But if you do qualify for a federal loan forgiveness program, there’s no need to have a third party negotiate for you. Simply call your loan servicer for instructions on the process—free of charge. Just keep in mind that only 1% of those who have applied for PSLF have been approved.

4. You are encouraged to pay off your student loans to a third party directly.

This is just shady. Why would you want someone else making payments on your behalf? It begs the question: What are they hiding?

5. The company claims to be working with the U.S. Department of Education.

Some private lenders misrepresent themselves by using names, seals, and logos that give the impression they’re affiliated with the federal government’s student loan programs (hello, Obama Forgiveness Plan). However, the Department of Education does not solicit people to borrow money; so if it sounds like a sales pitch, it’s not coming from the government.

The Department of Education doesn’t work with private loan consolidation companies, but it does work with private loan servicer companies. A servicer collects payments and handles other services on the loan you already have, but it doesn’t offer private loan consolidation. The government offers its own Direct Consolidation Loan program (by application) for free, so if anyone tries to sell you this option, they are pulling one over you.

6. Someone is pressuring you to sign up under time constraints.

No legitimate loan program is only available for a short period of time. If they are overly insistent, and don’t go for an offer to call them back directly, this could be a red flag.

7. The company is charging a consolidation fee.

This is where things can get a little murky. As noted above, there are legitimate private companies that can help you consolidate and refinance student loans for a fee. As long as they don’t charge you any fees until refinancing has occurred, they’re most likely operating legitimately.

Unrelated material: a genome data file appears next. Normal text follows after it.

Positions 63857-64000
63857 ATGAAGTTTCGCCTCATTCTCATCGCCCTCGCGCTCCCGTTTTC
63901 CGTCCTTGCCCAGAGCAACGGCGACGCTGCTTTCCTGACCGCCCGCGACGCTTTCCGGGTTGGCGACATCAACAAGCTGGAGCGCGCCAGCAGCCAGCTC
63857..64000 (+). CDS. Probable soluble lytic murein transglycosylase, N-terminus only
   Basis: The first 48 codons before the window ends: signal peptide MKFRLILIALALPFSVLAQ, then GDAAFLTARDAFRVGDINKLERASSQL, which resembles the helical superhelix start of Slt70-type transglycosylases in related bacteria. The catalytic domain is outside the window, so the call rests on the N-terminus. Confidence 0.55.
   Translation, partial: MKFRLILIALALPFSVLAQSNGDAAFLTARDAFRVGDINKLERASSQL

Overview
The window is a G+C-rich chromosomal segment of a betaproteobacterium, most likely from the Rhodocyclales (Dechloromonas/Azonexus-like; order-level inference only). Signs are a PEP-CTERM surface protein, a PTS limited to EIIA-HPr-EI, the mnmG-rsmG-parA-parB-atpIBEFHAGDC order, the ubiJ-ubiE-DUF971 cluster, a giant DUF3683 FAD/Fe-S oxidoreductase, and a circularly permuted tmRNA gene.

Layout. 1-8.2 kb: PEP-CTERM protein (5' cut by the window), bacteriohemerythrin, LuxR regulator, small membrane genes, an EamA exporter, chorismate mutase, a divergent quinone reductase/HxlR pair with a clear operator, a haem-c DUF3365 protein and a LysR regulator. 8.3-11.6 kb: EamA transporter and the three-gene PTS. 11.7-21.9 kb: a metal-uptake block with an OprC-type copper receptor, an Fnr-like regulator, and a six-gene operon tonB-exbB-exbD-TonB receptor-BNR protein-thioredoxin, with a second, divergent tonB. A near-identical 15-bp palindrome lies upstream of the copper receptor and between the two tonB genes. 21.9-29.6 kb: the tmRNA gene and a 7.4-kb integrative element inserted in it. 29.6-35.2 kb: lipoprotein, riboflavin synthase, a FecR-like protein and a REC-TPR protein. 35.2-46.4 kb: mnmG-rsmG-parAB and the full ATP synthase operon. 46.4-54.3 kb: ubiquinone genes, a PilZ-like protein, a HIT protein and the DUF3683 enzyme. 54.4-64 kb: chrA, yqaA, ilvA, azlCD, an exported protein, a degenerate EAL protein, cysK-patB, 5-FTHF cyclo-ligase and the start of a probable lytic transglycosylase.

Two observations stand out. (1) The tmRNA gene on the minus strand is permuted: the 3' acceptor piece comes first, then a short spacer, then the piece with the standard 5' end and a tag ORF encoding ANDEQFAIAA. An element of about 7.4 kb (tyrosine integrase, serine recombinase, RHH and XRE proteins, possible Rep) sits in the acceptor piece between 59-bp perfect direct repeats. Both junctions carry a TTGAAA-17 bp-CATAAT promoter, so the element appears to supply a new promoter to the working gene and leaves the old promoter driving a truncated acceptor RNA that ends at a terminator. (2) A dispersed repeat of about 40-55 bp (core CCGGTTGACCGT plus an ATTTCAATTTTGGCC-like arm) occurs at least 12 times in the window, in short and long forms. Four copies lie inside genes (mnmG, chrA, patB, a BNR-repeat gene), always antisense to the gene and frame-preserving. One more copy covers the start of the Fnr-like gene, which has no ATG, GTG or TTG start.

But be cautious. Again, if you want to apply to consolidate federal student loans through the Direct Consolidation program it’s a free process—so you don’t need a company to do it for you.

If you want to consolidate and refinance your private student loans on the other hand, know that the private company is probably refinancing your current loans into one new private loan. In that case, be sure to check the interest rate, any fees, and read the fine print to see if the new deal is actually better than your old one.

Is Consolidating Your Student Loans the Right Decision for You?

Spotting a student loan scam isn’t always easy, especially when companies go out of their way to convince you they’re legit. If your gut tells you a deal is too good to be true, then it probably is.

When choosing between a Direct Consolidation Loan (for federal student loans) and student loan refinancing (for federal and/or private loans), it’s worth taking some time to learn about all your options, as the terms and potential outcomes (savings vs. interest spend) can be very different. Check out our quick guide to student loan consolidation vs. refinancing for more details.

Refinancing student loans can be a great way to make payments more manageable, depending on what kind of student debt you have. However, not all refinance options are created equal. It’s important to do your homework before deciding to consolidate and/or refinance your student loans, because your individual circumstances will dictate whether consolidation or refinancing is right for you:

Direct Consolidation Loans from the federal government can only be used to consolidate federal loans. It’s essentially a way to package multiple loans into one, giving you a new, fixed interest rate that’s a weighted average of all your federal loans (rounded to the nearest eighth of a percent) and, sometimes, a longer term. This means your monthly payment amount doesn’t necessarily go down, nor does your interest rate—it just makes things more straightforward.

Refinancing means consolidating all your student loans—regardless of whether they’re federal or private. You refinance with a private lender, and typically do so if you think you might qualify for a lower interest rate. Refinancing may allow you to pay all your student loans off at a more competitive interest rate, which can save you over the life of your loan.

You can also typically change the term length on your refinanced loan—a longer term length could lower your monthly payments, while a shorter term length could help you pay off your student loans much faster.

In order to know how much you could gain from refinancing, you can start by verifying how much you owe and what your interest rates are across both private and federal loans. Once you know that information, you can use this student loan refinancing calculator to see your estimated savings.

And, again, it is important to remember that if you choose to refinance your student loans with a private lender you will lose access to federal benefits such as student loan forgiveness, Direct Consolidation Loans, and income-driven repayment plans.